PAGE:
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Alarm.com, Inc. v. Securenet Technologies

United States District Court, D. Delaware

April 6, 2018

ALARM.COM, INC., ET AL. Plaintiffs,
v.
SECURENET TECHNOLOGIES, Defendant.

          ORDER CONSTRUING THE TERMS OF U.S. PATENT NQS. 7, 885, 635; 8, 073, 931;8, 473, 619; and 8, 478, 844. [1]

         After considering the submissions of the parties and hearing oral argument on the matter, IT IS HEREBY ORDERED, ADJUDGED, and DECREED that, as used in the asserted claims of U.S. Patent Numbers 7, 885, 635 ("the '635 Patent"), 8, 073, 931 ("the '931 Patent"), 8, 473, 619 ("the '619 Patent"), and 8, 478, 844 ("the '844 Patent"):

1. The term "automatically" and variants including "automatically establishing, " "automatically discovering, " "automatically. . . integrating, " "automatically installs, " "automatically configures" in the '619, '844, '931, and '635 patents is construed to mean "without user input."[2]
2. The term "gateway" in the '619 and '844 patents is construed to be "a device at a first location for interconnecting a local area network and a separate security panel at a first location to a server at a second location."[3]
3. The term "connection management component" in the '619 and '844 patents is construed as a means-plus-function term. The claimed functions are: "automatically establishing a wireless coupling with a separate security system" and "forming a security network by automatically discovering the security system components of a security system and integrating communications and functions of the security system components into the security network." The corresponding structure is: "software executing on a processor using the algorithms shown in Figures 12 and 14." [4]

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Notes:

[1] All docket citations refer to Civil Action No. 15-807-GMS. The abbreviation "Tr." refers to the transcript from the Markman Hearing on March 20, 2018, D.I. 91.

[2] The disputed term should be construed as "without user input" because that construction comports with both the description of the term in the asserted patent and its plain and ordinary meaning. "In some cases, the ordinary meaning of claim language as understood by a person of skill in the art may be readily apparent even to lay judges, and claim construction in such cases involves little more than the application of the widely accepted meaning of commonly understood words." Phillips v. AWH Corp., 415 F.3d 1303, 1314 (Fed. Cir. 2005) (internal citations omitted).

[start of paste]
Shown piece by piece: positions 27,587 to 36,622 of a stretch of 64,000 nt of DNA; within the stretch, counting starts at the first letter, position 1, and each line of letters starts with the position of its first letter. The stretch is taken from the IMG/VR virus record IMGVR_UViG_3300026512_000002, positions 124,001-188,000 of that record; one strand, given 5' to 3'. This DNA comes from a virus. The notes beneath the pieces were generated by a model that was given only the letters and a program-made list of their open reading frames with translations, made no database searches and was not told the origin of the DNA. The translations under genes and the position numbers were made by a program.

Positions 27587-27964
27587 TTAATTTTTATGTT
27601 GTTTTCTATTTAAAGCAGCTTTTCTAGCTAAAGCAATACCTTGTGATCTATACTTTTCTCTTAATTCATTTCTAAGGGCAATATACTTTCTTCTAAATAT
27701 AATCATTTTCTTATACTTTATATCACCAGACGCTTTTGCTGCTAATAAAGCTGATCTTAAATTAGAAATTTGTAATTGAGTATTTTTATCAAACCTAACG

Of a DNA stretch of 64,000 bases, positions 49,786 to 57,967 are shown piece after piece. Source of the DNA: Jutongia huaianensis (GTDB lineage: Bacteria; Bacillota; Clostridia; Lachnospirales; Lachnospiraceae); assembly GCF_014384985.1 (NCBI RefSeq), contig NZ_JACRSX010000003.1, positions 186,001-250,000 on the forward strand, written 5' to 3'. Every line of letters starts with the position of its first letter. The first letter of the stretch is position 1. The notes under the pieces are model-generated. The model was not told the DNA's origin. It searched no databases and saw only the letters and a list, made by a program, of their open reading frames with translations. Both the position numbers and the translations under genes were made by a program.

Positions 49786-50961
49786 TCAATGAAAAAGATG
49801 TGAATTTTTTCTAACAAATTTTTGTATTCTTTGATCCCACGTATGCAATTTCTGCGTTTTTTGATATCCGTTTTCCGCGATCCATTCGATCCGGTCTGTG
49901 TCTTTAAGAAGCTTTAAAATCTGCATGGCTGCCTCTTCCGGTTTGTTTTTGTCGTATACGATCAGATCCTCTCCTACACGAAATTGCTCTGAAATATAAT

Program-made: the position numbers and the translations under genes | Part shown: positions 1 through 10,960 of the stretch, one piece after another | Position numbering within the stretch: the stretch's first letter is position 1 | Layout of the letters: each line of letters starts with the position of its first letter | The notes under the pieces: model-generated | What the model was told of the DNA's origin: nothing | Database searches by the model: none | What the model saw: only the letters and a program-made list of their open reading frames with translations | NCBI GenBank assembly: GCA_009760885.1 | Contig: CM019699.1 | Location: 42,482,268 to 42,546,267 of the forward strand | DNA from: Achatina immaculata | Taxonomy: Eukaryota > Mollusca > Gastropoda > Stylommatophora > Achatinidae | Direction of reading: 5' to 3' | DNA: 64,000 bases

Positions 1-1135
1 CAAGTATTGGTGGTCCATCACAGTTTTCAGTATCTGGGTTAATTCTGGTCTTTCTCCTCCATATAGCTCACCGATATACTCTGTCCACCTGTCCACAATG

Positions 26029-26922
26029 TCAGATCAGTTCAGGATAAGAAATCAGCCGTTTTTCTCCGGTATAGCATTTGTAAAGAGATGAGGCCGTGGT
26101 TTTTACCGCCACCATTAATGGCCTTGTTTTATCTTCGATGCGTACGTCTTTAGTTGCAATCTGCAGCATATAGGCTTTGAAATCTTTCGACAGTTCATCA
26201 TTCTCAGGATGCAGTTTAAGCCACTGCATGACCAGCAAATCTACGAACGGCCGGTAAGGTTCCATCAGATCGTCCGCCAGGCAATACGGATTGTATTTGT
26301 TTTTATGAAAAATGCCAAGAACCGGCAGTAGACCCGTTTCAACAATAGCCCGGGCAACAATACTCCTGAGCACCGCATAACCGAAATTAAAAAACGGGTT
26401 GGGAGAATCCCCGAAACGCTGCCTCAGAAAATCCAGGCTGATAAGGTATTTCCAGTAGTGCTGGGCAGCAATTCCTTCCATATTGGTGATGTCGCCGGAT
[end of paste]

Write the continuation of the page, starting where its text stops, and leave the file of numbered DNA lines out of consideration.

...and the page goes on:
Defendant indicated at the Markman Hearing that if "without user input, " is synonymous with without human input or intervention then they are "fine with that in terms of what the plain and ordinary meaning might be." Markman Hr'g Tr. 29:8-13. The parties agree that "automatically" requires no user input and that "there is no need to manually reprogram the security system components during the discovering and integration stage." Markman Hr'g Tr. 15:2-5. The parties also agree that the meaning of "user" or "user input" means human beings and that no human input or intervention is allowed. Markman Hr'g Tr. 17:2-6; 29:8-13, 31:1, 37:21-38:17. Because the parties have agreed that "user" means no human intervention, the court gives the term its plain and ordinary meaning of "without user input."

[3]The parties' dispute centers on whether the "gateway" is separate from an existing security panel. Markman Hr'g Tr. 42:21-25. Prior to the Markman, the parties agreed that "security system" means "a security panel and one or more components operatively coupled to the security panel." (D.I. 85.) Defendant argues that the "operatively" adjective means the security system must be operable. Markman Hr'g Tr. 43:16-18. Defendant argues that the security panel is separate from the gateway based on the intrinsic evidence, Plaintiffs' statements during inter partes review ("IPR") proceedings, and the disavowal in prior litigation by Plaintiffs. Markman Hr'g Tr. 43:1-2, 19-20. The court is cognizant of Defendant's argument that Plaintiffs asserted a different proposed construction of this term in previous litigation, but decides the construction in the instant case based on intrinsic evidence. That said, the claims indicate that the "gateway" is separate from the security system. '619 Patent, Claim 1; Markman Hr'g Tr. 44:19-22. Claim 1 states that:

a gateway located at a first location; a connection management component coupled to the gateway and automatically establishing a wireless coupling with a security system installed at the first location . . .

'619 Patent, Claim 1. The claim, therefore, suggests that the "security system" is already "installed" when the "gateway" establishes a connection to the security system. Similarly, Claim 1 of the '844 Patent explains that the security system exists when the "gateway" is coupled to the local area network ("LAN") and says "wherein the first location includes a security system comprising a plurality of security system components. . ." '844 Patent, Claim 1. The specification adds further support that the "gateway" is separate from the "security panel" explaining that:

... an iHub gateway (also referred to herein as the gateway, the iHub of the iHub client) that couples or integrates into a home network (e.g., LAN) and communicates directly with the home security panel.

'619 Patent at 4:34-47. The court, therefore, finds that the "gateway" is separate from the security system based on the intrinsic record and construes the term to mean "a device at a first location for interconnecting a local area network and a separate security panel at a first ...


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